Three-time Olympic medallist Richard Thompson says the opportunity to partner with sports drink manufacturer Gatorade to host yesterday’s inaugural sprinting camp in his name was a huge boast for his career. Some 100 emerging athletes from major clubs and schools across the country turned out for the Gatorade Richard Thompson Sprinting Camp held at the outfield at the Hasley Crawford Stadium in Mucurapo, Port-of-Spain.
In a T&T Guardian interview the champion athlete cited the hunger he developed for new information about his sport just over two years ago, which guided him along the path to conceptualise and execute this clinic. In his view, it was part of his natural progression.
“I know where my head was a couple years ago, how much knowledge I wanted; how hungry I was for knowledge; how hungry I was to get better; and I know these kids are no different from me. I know there are a lot of people who see people like (Usian) Bolt and Maurice Greene and LaShawn Merritt and some of the top names and feel they want to be like them.
This is my way of assisting them to achieve that dream and to achieve that goal, but having these camps and giving them insight into things that could allow them to be better on a daily basis, that could allow them to be better in competition.
“And, who knows what this would lead to? If it’s as simple as them qualifying for Carifta Games and the regional meets; or going to a (foreign) university and doing better. It may mean becoming professionals from secondary school, but which ever way we could assist and try to get people better, it’s important to us. I’m extremely glad to associated with something like that,” he said.
“I think it’s very important that we focus on the young talent in T&T. Keston Bledman and I have to have people continue to fly the flag when we decide that we are going to hang up our spikes. This is just part of the process-molding the young ones, giving insight into some of the things they may not be privy too or have any knowledge at all about-including things like strengthen and conditioning.”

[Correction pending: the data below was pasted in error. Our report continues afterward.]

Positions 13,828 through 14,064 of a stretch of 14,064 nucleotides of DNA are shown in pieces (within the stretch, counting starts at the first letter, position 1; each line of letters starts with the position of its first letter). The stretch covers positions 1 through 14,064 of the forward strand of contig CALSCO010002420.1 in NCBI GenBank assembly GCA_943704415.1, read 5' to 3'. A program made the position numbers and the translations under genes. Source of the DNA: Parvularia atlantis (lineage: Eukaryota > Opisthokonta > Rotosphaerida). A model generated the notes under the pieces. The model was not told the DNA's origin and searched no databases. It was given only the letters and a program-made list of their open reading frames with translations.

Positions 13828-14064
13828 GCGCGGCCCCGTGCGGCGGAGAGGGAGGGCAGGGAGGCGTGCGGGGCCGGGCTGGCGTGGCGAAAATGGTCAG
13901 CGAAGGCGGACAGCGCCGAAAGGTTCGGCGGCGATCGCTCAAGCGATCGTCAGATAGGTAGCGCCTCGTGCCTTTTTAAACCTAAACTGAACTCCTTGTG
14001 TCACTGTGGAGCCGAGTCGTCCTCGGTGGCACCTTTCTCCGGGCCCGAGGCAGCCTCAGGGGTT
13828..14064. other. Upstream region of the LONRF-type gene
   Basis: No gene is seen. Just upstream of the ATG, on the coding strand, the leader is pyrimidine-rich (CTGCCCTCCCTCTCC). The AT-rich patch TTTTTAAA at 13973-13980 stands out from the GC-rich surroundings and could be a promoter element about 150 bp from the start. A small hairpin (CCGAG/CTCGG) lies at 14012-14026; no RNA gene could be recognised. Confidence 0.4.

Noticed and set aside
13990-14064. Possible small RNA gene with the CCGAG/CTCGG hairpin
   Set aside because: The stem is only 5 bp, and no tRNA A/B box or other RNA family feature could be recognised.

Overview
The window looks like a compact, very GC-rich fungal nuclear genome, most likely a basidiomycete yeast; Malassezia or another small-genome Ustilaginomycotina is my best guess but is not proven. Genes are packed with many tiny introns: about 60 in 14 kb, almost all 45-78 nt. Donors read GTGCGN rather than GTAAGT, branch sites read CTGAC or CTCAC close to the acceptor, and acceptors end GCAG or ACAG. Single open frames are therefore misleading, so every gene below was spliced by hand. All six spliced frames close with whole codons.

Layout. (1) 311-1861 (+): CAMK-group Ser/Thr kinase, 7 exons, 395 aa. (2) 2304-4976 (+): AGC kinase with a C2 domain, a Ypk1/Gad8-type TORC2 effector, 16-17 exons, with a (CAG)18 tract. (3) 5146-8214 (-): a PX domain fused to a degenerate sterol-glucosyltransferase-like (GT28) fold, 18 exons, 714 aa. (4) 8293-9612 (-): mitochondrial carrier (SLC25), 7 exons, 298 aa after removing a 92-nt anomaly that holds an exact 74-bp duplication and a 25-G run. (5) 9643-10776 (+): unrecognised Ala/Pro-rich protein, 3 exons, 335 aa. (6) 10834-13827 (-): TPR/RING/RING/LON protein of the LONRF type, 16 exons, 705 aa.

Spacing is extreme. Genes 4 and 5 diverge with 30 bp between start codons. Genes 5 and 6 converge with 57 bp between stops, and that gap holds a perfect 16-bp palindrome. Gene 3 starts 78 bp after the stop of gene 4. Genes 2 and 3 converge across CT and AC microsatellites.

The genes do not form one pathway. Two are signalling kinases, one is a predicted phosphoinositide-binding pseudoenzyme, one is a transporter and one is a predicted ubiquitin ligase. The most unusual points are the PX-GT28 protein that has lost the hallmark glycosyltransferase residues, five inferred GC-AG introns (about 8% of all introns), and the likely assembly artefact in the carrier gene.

Gregory Seale from Movement Mechanics enlightened emerging athletes on the two previous areas of training as well as nutrition during yesterday’s session. Thompson lamented that because proper nutrition usually had no place in programmes designed by young athletes and their parents, but declared if they did not eat right to fuel their bodies the right way then the hard work they put in was null and void.
Shane Cooper, meanwhile, an athlete development and sports performance specialist from Altis Performance Evolution brought his experience as an assistant sprint coach from a US-based educational facility to bear. Thompson said establishing himself as a brand synonymous with educating and nurturing in sport was crucial for him.
“It is something I’ve always wanted to do-to help kids out-because again every time I talk somewhere, every time I give a motivation speech, I talk about the impact that Ato Boldon had on me in primary school, coming into Newtown Boy’s...just his presence! This guy went to the same school as me, he is from the same country as me and here he is an Olympic medallist. Why can’t I do it too?
“This camp was to give kids hope, by me not only sharing stories with them and motivating them, but allowing them to interact with me going through the exercises and drills and accelerations; the stuff that I do as a professional,” Thompson said.